This sterling silver bead and Dry Creek turquoise necklace, from Navajo silversmiths of the Southwest, is a timeless work of wearable art. This style of silver bead, often called Navajo Pearls, is an iconic jewelry silhouette beloved by Navajo silversmiths, and is remarkable for the quality of its craftsmanship. With its bold silhouette, satiny antiqued finish and beautiful pale blue hues, this necklace creates an elegant sophisticated statement and is a must-have for collectors of Native American jewelry.
- Necklace handcrafted by Navajo artists of the Southwest
- Sterling silver
- Dry Creek turquoise
- Navajo pearls
- Hook and eye closure
- Necklace measures 18” long x 1/2” wide
- Comes with a signed Certificate of Authenticity
Handcrafted works of Native American art require special care. For more information about proper care and cleaning, please read our Care Guide.
This sterling silver and Dry Creek turquoise bead necklace was handcrafted by skilled Native American artists. Known around the world for their brilliance as silversmiths, Native American artists of the Southwest make jewelry that is collected and admired for its superior craftsmanship, technical sophistication, detail and beauty. Navajo and Zuni artists were the first to learn the art and develop their own distinctive silver jewelry styles, but today talented artists are working in an impressive range of styles in every Pueblo and tribe of the Southwest.
Dry Creek Turquoise is an extremely high quality turquoise with an unusual hue that comes from the Godber-Burnham mine near Battle Mountain, Nevada. Sometimes called Sacred Buffalo Turquoise, Dry Creek gems are characterized by their pale creamy blue color and distinctive chocolate veining. This light blue color is not one traditionally associated with turquoise, and the rarity and uniqueness of these gems have gained Dry Creek Turquoise a devoted following. First discovered in the 1990s by the Shoshone Indian tribe, Dry Creek is now most used by Navajo artisans in their handcrafted sterling silver jewelry. With its extremely high quality and lovely hue, Dry Creek Turquoise has become an extremely prized and valuable gemstone for turquoise and jewelry collectors.
Jewelry has been made and worn in the Southwest since prehistoric times. For thousands of years Native Southwestern people have made mosaic inlay and beads of turquoise, shell, bone or stone. Metal arrived with the Spanish. Native Americans acquired metal ornaments through trade, but it was not until the middle of the 19th century that Navajo and Zuni artisans learned the craft from Mexican blacksmiths and silversmiths. Their early silver jewelry creations were plain, with simple engraved, stamped or punched designs. Turquoise was first used in silver around 1880. By the turn of the century, silversmithing was widespread in the Southwest, and Native artists were making more sophisticated pieces like concho belts and squash blossom and naja necklaces. The Navajo soon became known for their use of silver, emphasizing silver-heavy designs with only a few gemstones, while the Zuni focused on stone work, featuring finely cut clusters of gems in complex patterns. The Hopi and Pueblo tribes also developed distinctive jewelry styles in the early 1900s. Today, silver jewelry is an iconic image of the Southwest.Read our Native American Jewelry Collector's Guide.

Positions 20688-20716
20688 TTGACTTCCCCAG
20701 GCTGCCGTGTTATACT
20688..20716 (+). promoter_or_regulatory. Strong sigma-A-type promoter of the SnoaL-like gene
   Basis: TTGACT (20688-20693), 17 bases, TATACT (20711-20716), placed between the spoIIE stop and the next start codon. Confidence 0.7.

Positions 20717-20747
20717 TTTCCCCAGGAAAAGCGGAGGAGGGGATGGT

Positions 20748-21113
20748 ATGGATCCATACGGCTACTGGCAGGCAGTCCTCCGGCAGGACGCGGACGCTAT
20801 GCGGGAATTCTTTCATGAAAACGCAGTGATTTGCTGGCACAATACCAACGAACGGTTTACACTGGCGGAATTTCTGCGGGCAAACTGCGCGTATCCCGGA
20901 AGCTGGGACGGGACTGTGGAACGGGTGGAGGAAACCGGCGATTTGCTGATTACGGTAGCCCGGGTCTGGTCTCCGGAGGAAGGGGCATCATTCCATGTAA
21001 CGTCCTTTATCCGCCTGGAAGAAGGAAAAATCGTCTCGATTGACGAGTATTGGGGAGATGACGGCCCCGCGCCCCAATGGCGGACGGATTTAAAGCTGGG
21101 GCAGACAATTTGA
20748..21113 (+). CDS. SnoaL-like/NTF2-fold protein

At Shumakolowa Native Arts, we guarantee that your purchase is an original and authentic work handcrafted by Native American artists as defined by the Indian Arts and Crafts Act of 1990. We ask our artists to complete an extensive certification process, and to provide a CIB (Certificate of Degree of Indian Blood) card and other documentation of their Native American heritage. Our team of experts carefully inspects every product to guarantee it is handcrafted using traditional, sustainable processes and natural materials of only the highest quality. We record the place and date of each purchase and pride ourselves in paying a fair price that allows artists to make a living practicing their craft. Every work of handcrafted art comes with a Certificate of Authenticity signed by an artist or buyer. At a time when many commercially-made products are being sold as handcrafted Native American art, our in-depth purchase process allows us to guarantee the authenticity of every unique piece of fine art we offer. For more than 35 years, we have made it a priority to visit artists in their studio or home to purchase their latest handcrafted pieces and learn about their work. We have developed lasting relationships with artists, as well as dealers and collectors, and we take pride in being a trusted destination for fine Native American art.